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Values, Rights & Responsibilities

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Values, Rights & Responsibilities An Article looking at the principles that should infuse all our work in school. Also shows where children's rights originated.

This is a Free Sample Resource
Categories: Article, Curriculum, PSHE, RE & Philosophy, All Ages

Tags: Rights Responsibilities Values
The History of Children's Rights

On 5th August 1942 Polish doctor and orphanage director Janusz Korkcak was given a simple choice. As his Jewish orphans waited, frightened and alone, on a train bound for Treblinka, he was recognised by an SS guard as the author of one of his children's favourite books. The guard offered to help him escape. Korczak refused, boarded the train, and remained with his orphans as they died in the gas chambers. He chose death, refusing to abandon the children he loved when they needed him most.

Korczak was a remarkable man who lived uncompromisingly by his values and who wrote extensively for and about children. He dedicated his life to their health and welfare. His most influential work was the Declaration of Children's Rights, a text that inspired the UN Convention on the Rights of the Child.  

Article 13.1

This part of the UN Convention has direct relevance to the design of education at national and classroom level. It goes like this:

The child shall have the right to freedom of expression; this right shall include freedom to seek, receive and impart information and ideas of all kinds, regardless of frontiers, either orally, in writing or in print, in the form of art, or through any other media of the child's choice


194 countries including those of the UK have signed up to and ratified the convention. Somalia and the US have signed up but have yet to ratify.

UNICEF rose from the ashes of WW2 to provide long-term humanitarian and developmental support for children and mothers in developing countries. Its work is driven by the values embedded in the Rights of the Child and in recent years UNICEF-inspired programmes have been enthusiastically adopted by schools of the developed world.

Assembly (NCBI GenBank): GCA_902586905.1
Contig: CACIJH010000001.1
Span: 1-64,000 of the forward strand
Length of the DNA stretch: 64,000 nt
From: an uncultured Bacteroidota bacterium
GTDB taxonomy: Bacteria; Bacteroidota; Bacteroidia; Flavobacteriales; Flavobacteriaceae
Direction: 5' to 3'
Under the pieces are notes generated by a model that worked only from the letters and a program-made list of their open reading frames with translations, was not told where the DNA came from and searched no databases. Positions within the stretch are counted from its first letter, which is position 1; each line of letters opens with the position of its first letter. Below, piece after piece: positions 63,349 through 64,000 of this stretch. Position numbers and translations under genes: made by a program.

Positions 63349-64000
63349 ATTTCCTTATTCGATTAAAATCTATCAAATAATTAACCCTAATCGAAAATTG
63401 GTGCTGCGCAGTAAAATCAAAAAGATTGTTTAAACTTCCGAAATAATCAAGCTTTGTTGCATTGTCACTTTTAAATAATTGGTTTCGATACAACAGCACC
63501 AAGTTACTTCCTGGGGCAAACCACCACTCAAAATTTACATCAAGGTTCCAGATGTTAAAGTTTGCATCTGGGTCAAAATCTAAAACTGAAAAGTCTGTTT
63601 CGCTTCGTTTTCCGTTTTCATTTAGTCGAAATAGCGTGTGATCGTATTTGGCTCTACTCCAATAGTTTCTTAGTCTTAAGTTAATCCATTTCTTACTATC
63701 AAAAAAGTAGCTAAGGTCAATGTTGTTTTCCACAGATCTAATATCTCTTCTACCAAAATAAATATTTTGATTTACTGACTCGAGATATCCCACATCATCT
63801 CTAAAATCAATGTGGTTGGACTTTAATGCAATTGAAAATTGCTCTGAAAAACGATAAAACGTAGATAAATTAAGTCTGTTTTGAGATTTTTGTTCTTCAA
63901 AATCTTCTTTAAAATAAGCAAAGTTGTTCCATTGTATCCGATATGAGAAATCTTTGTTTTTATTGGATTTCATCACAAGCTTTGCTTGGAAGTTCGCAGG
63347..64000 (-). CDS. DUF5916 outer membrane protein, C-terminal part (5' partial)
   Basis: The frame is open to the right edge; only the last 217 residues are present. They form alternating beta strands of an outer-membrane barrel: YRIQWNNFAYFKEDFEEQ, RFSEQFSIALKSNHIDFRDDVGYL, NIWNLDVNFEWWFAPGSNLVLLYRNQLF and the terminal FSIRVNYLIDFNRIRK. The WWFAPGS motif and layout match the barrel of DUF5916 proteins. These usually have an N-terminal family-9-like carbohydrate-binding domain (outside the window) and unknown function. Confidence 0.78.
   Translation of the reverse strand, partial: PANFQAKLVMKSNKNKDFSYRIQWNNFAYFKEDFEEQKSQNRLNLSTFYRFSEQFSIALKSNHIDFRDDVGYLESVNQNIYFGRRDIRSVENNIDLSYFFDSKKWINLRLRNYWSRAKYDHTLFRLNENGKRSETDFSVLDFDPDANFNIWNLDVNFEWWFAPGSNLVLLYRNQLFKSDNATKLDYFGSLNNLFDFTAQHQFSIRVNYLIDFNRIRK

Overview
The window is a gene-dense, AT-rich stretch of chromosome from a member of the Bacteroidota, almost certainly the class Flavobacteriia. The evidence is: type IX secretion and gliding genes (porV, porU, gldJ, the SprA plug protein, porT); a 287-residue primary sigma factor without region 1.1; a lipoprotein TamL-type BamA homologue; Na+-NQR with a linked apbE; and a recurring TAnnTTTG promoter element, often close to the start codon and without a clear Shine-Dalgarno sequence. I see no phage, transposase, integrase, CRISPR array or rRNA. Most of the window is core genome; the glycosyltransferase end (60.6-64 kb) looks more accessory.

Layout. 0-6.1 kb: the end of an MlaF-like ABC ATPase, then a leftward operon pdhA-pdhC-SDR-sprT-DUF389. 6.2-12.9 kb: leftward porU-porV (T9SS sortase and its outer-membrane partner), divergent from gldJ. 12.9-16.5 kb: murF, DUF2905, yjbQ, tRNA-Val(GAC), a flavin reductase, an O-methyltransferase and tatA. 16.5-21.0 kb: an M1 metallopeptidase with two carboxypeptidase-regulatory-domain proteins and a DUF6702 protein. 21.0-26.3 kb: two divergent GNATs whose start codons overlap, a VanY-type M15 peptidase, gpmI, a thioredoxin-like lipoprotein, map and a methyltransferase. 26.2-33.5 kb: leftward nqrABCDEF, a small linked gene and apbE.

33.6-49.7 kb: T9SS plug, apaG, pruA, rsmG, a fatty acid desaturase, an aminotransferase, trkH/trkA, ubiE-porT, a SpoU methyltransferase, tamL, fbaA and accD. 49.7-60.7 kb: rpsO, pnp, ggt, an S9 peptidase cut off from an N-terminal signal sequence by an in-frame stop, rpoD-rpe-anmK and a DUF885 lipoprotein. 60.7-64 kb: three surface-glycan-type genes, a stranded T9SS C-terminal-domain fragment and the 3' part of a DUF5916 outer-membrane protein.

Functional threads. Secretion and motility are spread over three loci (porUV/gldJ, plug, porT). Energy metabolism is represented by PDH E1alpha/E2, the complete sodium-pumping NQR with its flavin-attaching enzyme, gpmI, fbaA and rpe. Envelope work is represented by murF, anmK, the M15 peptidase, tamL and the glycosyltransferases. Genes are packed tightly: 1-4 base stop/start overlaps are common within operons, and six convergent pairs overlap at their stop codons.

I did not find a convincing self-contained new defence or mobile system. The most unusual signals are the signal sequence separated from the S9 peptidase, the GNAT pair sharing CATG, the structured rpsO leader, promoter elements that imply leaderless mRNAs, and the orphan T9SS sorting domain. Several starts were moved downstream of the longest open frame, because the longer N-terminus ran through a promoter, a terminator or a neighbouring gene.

Rights Respecting Schools

A pioneering UK project is the UNICEF Rights Respecting Schools Award lead by a handful of local authorities including Hampshire. It provides a values framework in which learning, behaviour, thinking and citizenship can flourish. Rather than a values-initiative or a bolt-on fix, this programme underpins all aspects of school life, leadership and decision making. It offers an environment in which self-esteem, morality, respect and global awareness can flourish.

Values and Beliefs

It can be interesting to distinguish between these two ideas. As a rule of thumb think about your reaction when someone criticises or contradicts you. If they are attacking one of your beliefs then you'll probably react in a rational, analytic way. If they attack your values, your response is more likely to be emotional and heart-felt.

For example, if I believe that it's wrong to steal but then someone proposes exceptions (such as theft by a starving child) then I'll probably engage in a debate about the legal issues around theft. But if someone challenges my honesty or trustworthiness I'll probably become angry and indignant.

Values, Rights and Responsibilities

Rights and Responsibilities are the guardians of our values. If we truly value something then we protect it by setting up appropriate and acceptable behaviours - actions that will demonstrate and maintain the value. Let's say we choose to value honesty. This would lead to a right to be told the truth and a responsibility to tell it. If we value human potential, then we have a right to learning and responsibility to let others teach.

Problems come when different people and groups of people value different things. This leads to contradictory rights and responsibilities and  conflicting behaviours. 

In the Classroom

Shared and agreed values, rights and responsibilities in the classroom lay the foundation for effective learning and high academic/non-academic standards. They prepare children for a shrinking world in which they will meet and work with people who value different things to them.

An effective way to embed values and their rights and responsibilities into your practice is simple: model them; bring them to life in who you are, how you teach and how you build effective learning relationships in the classroom.


Related Resources:

British Values Think Sheet

Positive Education

PSHE Think Sheet - Rights & Responsibilities

Should We Teach Service to Others?

Skills Think Sheet - Values

Values Think Sheet - Resilience

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